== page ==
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Two faculty members selected as Service-Learning Fellows

Lauren Leathers

May 28, 2021

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This year, the University of Georgia's Office of Service-Learning has selected two faculty members from the Mary Frances Early College of Education to participate in its yearlong Service-Learning Fellows program.

Established in 2006, the Service-Learning Fellows program provides faculty members from a range of disciplines an opportunity to integrate academic service-learning into their teaching. In addition to receiving an award of up to $2,500, the Fellows will meet regularly throughout the academic year for informative seminars that will help them develop their own proposed service-learning projects.

The two faculty members selected as 2021-22 Service-Learning Fellows are:

  • Todd Dinkelman: Dinkelman, an associate professor in the department of mathematics, science and social studies education, will create a project that centers discussion and dialogue as key features of meaningful civic education. “The Service-Learning Fellows program promises to create rich opportunities for discussion and dialogue among a diverse group of Fellows as we work to develop varied service-learning projects,” he said. “I believe the process of working together with Fellows from across campus will help us all craft engaging projects that bring together academic goals and community service.”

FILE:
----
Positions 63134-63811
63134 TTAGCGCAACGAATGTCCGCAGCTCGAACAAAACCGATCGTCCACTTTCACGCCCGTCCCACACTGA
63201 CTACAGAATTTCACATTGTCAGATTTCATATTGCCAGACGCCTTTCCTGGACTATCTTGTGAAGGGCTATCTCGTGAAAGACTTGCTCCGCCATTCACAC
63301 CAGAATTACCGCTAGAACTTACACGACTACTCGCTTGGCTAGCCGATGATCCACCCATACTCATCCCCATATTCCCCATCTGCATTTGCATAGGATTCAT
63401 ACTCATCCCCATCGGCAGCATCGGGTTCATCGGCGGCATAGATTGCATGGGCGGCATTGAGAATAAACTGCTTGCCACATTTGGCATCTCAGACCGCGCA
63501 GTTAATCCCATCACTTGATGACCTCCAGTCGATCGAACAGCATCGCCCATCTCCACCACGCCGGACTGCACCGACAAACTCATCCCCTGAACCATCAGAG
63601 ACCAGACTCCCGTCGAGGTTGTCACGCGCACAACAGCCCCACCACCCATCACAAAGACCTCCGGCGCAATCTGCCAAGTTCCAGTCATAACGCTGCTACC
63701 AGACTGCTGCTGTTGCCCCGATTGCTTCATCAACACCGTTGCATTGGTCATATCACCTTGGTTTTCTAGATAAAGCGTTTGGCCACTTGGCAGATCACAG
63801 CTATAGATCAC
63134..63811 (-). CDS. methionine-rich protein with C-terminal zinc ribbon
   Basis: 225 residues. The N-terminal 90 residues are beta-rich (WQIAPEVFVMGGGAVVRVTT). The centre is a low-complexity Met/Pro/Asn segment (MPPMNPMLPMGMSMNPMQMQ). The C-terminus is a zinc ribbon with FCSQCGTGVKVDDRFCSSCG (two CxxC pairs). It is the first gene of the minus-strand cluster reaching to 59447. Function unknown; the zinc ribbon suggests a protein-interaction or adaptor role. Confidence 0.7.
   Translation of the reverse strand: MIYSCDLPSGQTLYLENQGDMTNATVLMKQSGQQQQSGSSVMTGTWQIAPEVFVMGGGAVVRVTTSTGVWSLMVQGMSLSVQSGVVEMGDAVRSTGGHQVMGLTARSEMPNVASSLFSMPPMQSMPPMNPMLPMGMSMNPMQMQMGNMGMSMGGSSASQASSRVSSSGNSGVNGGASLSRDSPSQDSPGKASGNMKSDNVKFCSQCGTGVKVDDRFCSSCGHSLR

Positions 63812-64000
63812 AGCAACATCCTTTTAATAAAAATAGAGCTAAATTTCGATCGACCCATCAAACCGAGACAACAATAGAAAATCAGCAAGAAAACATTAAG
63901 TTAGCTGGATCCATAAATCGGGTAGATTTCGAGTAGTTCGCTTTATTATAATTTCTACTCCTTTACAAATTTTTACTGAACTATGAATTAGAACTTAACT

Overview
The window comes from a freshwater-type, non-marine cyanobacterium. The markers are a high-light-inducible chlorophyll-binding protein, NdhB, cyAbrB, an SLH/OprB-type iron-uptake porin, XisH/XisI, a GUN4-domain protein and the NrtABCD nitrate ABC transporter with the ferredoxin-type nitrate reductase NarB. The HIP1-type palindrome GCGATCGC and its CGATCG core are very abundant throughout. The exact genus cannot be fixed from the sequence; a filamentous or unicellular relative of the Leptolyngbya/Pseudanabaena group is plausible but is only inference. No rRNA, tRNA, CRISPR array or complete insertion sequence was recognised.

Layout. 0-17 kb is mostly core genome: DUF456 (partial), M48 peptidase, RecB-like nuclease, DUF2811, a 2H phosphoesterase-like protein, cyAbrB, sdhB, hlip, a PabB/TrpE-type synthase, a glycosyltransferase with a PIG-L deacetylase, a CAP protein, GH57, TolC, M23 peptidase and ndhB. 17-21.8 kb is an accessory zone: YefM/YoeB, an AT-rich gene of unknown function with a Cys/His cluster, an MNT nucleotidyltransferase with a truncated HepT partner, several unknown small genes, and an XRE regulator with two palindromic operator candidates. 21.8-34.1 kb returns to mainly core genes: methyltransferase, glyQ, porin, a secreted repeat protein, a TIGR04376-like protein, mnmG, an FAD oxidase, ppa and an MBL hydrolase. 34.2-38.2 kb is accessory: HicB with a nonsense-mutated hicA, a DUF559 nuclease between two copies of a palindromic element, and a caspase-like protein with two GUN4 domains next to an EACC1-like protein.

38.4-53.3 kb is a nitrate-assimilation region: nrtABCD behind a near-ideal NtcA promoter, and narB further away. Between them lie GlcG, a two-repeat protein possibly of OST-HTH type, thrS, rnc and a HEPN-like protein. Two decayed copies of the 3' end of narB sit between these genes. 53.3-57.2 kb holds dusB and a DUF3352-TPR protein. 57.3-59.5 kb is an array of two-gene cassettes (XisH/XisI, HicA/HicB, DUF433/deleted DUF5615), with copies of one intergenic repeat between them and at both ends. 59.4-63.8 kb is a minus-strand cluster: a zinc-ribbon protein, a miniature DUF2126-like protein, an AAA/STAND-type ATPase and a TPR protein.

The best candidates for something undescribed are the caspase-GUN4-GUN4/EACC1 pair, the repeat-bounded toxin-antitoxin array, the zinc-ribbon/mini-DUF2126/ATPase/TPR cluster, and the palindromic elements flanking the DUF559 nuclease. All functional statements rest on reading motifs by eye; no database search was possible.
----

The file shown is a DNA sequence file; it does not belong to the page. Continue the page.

• Jamon Flowers: Flowers, a clinical assistant professor in the department of lifelong education, administration and policy, will use the fellowship to learn how to create a service-learning project that is grounded by the request of a community or organization and principled in reciprocal learning. “Additionally, I will use the knowledge gained to refine the College’s current educational administration and policy programs so that aspiring and practicing educational leaders will have a more robust understanding of the importance of service-learning while strengthening communities,” he said.

Academic service-learning integrates organized service activities into courses as a way to enhance academic content, teach civic responsibility and provide mutual benefit to the community.